Phobos (/ˈfoʊbəs/ FOH-bəs;
Greek: Φόβος; systematic designation: Mars I) is the larger and closer of the two natural satellites of Mars. With a mean radius of 11.1 km (6.9 mi), Phobos is 7.24 times as massive as the second moon Deimos. It is named after the Greek god Phobos (which means "fear"), a son of Ares (Mars) and Aphrodite (Venus) . Both moons were discovered in 1877.
The Phobos (Russian: Фобос, Fobos, Greek: Φόβος) program was an unmanned
space mission consisting of two probes launched by the Soviet Union to study Mars and its moons Phobos and Deimos. Phobos 1 was launched on July 7, 1988,
and Phobos 2 on July 12, 1988, each aboard a Proton-K rocket. Phobos 1 suffered a terminal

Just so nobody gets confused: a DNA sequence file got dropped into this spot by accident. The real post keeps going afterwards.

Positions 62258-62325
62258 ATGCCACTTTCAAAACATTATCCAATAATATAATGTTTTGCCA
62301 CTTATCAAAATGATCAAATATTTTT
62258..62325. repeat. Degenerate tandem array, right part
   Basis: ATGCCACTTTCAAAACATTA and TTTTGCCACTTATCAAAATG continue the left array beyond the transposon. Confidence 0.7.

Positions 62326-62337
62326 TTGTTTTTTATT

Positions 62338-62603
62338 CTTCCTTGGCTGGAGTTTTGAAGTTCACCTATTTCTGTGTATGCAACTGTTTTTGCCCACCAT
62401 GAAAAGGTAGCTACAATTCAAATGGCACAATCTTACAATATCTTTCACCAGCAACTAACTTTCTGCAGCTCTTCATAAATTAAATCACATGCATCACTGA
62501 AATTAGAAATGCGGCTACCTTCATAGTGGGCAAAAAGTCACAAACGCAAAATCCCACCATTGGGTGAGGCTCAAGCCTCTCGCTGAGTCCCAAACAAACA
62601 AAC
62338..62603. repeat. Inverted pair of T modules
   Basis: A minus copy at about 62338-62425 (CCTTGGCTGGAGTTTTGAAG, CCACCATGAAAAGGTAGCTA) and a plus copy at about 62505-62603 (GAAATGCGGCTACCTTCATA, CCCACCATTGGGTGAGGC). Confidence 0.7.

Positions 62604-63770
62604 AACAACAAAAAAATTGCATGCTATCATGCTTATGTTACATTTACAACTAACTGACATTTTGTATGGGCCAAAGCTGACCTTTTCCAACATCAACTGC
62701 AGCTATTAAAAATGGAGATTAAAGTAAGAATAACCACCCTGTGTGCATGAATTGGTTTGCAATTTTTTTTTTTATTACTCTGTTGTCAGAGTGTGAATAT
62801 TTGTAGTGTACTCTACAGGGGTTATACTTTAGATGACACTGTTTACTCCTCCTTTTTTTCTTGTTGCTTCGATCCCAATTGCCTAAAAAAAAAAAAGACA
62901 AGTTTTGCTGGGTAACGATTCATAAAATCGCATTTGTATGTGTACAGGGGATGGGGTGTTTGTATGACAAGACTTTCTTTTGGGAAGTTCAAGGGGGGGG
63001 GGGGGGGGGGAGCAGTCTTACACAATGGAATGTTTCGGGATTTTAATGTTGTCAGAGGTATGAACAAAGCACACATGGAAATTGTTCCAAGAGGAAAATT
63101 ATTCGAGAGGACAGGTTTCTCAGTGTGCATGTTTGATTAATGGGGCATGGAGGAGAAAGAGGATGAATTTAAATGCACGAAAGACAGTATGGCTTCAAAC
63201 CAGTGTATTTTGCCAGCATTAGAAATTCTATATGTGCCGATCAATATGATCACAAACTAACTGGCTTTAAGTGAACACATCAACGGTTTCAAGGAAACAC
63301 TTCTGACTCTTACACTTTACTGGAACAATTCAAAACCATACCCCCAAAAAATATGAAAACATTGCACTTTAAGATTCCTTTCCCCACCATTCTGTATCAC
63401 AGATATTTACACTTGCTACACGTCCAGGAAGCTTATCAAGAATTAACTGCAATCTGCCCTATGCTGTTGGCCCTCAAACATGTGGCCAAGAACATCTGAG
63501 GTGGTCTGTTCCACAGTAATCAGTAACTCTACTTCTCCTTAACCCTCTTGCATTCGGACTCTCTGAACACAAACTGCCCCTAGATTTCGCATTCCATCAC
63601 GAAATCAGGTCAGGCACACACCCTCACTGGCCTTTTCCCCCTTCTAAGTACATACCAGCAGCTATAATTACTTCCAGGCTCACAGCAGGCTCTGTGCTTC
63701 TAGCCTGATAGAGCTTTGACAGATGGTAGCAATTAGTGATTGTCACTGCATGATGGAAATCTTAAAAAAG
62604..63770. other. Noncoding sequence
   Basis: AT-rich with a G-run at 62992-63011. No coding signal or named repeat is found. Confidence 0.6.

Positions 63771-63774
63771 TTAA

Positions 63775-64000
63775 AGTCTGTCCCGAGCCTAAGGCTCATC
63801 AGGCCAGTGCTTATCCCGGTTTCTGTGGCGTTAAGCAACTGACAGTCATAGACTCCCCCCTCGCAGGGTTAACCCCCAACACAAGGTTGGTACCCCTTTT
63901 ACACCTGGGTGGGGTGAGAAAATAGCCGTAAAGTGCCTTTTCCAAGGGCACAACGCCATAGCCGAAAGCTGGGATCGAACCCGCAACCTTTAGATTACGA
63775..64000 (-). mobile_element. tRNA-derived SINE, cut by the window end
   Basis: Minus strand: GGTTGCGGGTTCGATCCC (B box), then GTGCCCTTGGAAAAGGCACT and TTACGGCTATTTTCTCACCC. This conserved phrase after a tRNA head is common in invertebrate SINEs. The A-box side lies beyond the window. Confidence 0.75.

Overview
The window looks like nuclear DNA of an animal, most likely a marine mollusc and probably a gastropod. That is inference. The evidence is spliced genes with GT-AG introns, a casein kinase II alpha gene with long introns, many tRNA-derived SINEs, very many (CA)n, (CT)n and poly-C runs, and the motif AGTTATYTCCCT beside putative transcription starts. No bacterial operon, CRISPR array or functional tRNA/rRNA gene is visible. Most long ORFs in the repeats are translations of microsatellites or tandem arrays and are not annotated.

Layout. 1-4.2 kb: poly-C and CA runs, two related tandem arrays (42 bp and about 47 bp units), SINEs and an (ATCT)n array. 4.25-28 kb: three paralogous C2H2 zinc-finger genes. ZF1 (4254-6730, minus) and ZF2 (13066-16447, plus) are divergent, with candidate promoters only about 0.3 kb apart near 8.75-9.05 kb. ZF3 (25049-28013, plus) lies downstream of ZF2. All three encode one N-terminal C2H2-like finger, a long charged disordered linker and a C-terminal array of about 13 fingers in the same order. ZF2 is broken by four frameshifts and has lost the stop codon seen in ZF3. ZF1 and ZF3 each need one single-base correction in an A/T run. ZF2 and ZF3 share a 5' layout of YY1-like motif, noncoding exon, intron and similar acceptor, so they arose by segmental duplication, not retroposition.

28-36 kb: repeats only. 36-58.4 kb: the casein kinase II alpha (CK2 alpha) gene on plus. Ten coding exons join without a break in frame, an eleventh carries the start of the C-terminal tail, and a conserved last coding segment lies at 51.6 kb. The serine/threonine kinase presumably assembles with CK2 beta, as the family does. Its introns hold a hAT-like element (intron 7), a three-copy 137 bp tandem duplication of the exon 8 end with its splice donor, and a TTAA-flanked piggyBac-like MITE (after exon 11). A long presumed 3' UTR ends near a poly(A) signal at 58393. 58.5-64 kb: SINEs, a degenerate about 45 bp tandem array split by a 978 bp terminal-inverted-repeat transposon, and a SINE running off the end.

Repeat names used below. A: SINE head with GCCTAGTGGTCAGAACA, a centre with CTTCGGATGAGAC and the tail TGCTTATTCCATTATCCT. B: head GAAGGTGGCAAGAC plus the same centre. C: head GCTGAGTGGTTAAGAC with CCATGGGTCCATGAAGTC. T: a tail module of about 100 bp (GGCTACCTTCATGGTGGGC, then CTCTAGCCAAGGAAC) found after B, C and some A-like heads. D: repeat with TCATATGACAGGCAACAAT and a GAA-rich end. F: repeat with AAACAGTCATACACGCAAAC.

failure en route to Mars. Phobos 2 attained Mars orbit and returned 38 images with a resolution of up to 40 meters, but contact was lost prior to deployment of a planned Phobos lander.
Fobos-Grunt or Phobos-Grunt (Russian: Фобос-Грунт, literally Phobos-Ground) was an attempted Russian sample return mission to Phobos, one of the moons of Mars. Fobos-Grunt also carried the Chinese Mars orbiter Yinghuo-1 and the tiny Living Interplanetary Flight Experiment funded by the Planetary Society.
Phobos (Ancient Greek: Φόβος, pronounced [pʰóbos], meaning "fear" or "terror") is the personification of fear in Greek mythology. He is the offspring of Aphrodite and Ares. He was known for accompanying Ares into battle along with the ancient war goddess Enyo, the goddess of discord Eris (both sisters of Ares), and Phobos' twin brother Deimos.
Pho·bos/ˈfoʊbəs, -bɒs/[foh-buhs, -bos] noun
1. Also, Pho·bus /ˈfoʊbəs/[foh-buhs] Classical Mythology. a son and attendant of Ares and the personification of a fear held to possess armies and cause their defeat.
2. Astronomy one of the two moons of Mars.